In our second blog post on supporting your wellbeing by eating well, Claire Sambolino, a CNHC Registered Nutritional Therapist and Communications Manager at the British Association for Nutrition and Lifestyle Medicine (BANT) offers advice on making healthy food choices:
Never before have our food choices been so important to health and wellbeing. As we continue to live through a global pandemic, the role diet plays on health and diet-induced illness is more and more in the spotlight.
A food-first ethos to health and wellbeing
We cannot deny that our health is intrinsically influenced by what we eat, how regularly we eat, and how much we eat. So, make 2021 the year in which you focus on eating a healthy balanced and nutrient-dense diet. This is very much the call to action from BANT Registered Nutritionists ® who work in one-to-one and group settings to deliver personalised nutrition and lifestyle strategies as a first line of prevention.
Make the food you eat count
Our dietary choices can either support health or contribute to metabolic imbalances and ultimately disease. It is too easy to track calories over content when it is the content that matters most. Choosing fresh whole food ingredients, rich in vitamins and minerals, ensures your body gets the essential nutrients it needs to function optimally. Aiming to eat 7 portions of plant foods daily, 2 fruits and 5 vegetables, is a good place to start. Increasing the quantity and variety of colourful plant foods in the diet helps provide a broad range of nutrients, fibre, and other beneficial active ingredients. Every colour provides a different set of vitamins and minerals so aim to eat the rainbow.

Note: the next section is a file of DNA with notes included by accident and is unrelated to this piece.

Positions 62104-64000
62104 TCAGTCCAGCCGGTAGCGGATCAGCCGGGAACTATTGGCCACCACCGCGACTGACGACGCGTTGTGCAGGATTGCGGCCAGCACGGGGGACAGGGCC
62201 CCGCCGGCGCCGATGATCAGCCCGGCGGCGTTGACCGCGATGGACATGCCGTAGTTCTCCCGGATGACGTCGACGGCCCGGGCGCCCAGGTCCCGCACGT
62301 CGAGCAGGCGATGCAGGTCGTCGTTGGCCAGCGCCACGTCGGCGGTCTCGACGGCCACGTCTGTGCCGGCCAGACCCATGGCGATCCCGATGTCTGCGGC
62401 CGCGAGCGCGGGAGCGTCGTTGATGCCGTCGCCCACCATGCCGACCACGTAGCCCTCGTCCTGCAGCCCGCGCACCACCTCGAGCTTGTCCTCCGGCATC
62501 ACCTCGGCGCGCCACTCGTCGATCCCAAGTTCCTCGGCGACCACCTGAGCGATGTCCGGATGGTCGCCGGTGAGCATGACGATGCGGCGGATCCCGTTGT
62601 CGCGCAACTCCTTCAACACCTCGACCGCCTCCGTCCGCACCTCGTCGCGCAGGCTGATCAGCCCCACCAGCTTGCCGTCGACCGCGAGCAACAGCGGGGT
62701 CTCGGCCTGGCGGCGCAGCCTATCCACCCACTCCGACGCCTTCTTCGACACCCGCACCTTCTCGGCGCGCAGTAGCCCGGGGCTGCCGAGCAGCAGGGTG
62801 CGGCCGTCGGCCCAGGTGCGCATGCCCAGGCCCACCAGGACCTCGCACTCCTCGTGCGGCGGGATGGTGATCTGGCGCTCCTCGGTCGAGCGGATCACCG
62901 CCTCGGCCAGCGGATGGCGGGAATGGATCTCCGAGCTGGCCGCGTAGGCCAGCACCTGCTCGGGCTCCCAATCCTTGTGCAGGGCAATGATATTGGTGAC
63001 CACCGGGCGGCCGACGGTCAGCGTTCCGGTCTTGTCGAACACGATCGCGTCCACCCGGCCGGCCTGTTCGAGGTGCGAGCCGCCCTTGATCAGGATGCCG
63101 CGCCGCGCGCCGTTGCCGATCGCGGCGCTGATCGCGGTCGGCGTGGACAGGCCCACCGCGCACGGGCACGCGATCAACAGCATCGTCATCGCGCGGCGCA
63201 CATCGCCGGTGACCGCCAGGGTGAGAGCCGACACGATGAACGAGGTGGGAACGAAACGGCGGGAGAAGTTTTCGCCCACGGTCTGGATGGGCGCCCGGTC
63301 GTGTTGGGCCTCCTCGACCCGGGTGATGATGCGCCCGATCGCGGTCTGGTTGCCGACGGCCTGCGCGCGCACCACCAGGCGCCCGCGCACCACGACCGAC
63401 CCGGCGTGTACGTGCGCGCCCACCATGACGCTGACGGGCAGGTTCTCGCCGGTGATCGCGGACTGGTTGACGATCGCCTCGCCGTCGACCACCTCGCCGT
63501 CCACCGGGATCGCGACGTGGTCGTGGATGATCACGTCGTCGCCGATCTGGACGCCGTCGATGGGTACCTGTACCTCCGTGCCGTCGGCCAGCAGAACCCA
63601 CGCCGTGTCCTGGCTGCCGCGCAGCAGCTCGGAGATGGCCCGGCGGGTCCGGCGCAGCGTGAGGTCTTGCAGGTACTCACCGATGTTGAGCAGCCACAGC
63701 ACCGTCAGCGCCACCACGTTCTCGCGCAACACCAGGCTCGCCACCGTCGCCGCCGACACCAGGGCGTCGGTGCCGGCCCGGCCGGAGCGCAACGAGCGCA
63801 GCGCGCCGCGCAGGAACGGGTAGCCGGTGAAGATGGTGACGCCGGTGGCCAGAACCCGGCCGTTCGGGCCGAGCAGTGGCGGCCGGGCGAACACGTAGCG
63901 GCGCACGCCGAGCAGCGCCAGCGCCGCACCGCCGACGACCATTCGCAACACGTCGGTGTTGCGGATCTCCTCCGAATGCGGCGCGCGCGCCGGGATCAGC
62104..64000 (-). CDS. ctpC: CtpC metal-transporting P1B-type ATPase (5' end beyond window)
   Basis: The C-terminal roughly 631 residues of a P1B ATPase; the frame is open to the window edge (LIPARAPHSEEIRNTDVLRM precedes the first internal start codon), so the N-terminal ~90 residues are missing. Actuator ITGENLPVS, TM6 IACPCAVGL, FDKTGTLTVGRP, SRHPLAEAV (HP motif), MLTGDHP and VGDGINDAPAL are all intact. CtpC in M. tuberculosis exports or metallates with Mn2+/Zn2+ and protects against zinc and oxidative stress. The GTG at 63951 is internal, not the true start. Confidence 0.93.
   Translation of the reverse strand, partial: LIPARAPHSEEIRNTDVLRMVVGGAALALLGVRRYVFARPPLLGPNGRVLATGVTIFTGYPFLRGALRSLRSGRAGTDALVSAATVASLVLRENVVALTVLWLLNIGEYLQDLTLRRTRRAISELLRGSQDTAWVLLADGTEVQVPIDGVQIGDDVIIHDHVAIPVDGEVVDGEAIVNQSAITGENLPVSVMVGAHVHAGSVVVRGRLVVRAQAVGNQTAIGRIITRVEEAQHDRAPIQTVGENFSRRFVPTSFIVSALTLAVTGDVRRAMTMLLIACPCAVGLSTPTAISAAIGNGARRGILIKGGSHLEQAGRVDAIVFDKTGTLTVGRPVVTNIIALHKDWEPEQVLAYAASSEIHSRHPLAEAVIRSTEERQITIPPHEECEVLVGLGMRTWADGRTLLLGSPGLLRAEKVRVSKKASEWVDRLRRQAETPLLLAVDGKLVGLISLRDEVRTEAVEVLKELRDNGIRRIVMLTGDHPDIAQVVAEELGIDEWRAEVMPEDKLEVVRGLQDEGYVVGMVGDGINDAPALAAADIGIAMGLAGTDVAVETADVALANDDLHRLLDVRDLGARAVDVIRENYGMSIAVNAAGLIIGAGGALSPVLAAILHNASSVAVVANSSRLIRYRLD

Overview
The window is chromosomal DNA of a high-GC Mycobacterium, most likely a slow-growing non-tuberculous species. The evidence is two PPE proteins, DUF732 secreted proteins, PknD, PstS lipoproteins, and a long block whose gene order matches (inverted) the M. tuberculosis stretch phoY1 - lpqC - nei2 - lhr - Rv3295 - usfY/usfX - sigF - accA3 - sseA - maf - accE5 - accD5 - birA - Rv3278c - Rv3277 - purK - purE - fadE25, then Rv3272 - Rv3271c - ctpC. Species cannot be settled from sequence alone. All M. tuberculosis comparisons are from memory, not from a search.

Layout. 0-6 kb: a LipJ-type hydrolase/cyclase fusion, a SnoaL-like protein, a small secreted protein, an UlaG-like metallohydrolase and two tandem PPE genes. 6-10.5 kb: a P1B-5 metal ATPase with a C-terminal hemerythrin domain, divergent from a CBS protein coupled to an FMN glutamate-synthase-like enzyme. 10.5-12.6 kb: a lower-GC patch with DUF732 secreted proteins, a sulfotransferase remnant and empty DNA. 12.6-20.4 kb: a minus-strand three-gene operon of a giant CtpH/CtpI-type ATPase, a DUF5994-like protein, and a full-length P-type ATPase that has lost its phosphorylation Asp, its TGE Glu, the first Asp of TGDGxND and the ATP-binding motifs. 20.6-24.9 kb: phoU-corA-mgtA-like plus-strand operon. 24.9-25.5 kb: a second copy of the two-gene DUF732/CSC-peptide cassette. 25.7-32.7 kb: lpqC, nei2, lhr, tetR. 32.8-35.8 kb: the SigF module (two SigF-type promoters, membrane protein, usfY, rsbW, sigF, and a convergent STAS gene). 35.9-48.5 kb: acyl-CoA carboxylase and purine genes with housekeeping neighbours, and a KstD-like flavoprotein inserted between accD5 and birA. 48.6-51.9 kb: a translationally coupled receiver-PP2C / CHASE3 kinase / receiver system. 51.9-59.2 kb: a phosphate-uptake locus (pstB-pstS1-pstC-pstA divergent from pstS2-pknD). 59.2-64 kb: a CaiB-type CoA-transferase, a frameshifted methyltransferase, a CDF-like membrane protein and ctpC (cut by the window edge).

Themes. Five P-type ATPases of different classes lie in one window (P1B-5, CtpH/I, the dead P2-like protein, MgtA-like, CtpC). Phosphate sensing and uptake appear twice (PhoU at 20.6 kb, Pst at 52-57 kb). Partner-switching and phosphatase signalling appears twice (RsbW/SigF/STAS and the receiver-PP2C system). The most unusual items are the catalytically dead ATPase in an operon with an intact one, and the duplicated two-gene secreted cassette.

It is all about balance
Build in high quality protein foods such as fish, poultry and eggs, and plant proteins such as beans, pulses, nuts, and seeds. Proteins provide the building blocks for growth and repair and are essential for our muscular-skeletal and metabolic health. Balance this with an intake of healthy fats from cold-pressed vegetable oils, oily fish, and plants containing natural oils such as avocado, olives, nuts, and seeds. Fats are essential to cellular and brain health and omega fats also contain helpful anti-inflammatory properties.
Counting calories only tells part of the story and there is always a risk you fill up on empty calories and foods devoid of nutrients. Instead, aiming to eat a rich variety of seasonal fresh whole food ingredients, and embracing cooking from scratch, is a great place to focus your efforts.
Limit your consumption of ultra-processed food
We live in an age of convenience where ultra-processed foods and drinks are commonplace, produced in response to our busy lives. Studies show these foods and drinks to be detrimental to human health and yet they form the basis of many people’s diets. There are snacks and fast-foods available at every turn, and we see eating habits moving from 3 meals a day to a model of constant grazing.
Many people are simply eating too much, too often and this has led to a continued increase in rates of obesity, blood sugar imbalances, insulin dysregulation and type 2 diabetes and high cholesterol. Yet these metabolic symptoms can be modified with diet and lifestyle intervention.
Focusing on eating nutrient-rich whole foods and limiting the consumption of these ultra-processed foods and drinks, is the first step in optimising health and wellbeing. So, make 2021 the year in which you prioritise your health and wellbeing with a healthy balanced diet.
Find out more
Visit BANT for more information about Personalised Nutrition and Lifestyle Medicine and to download free wellbeing guidelines.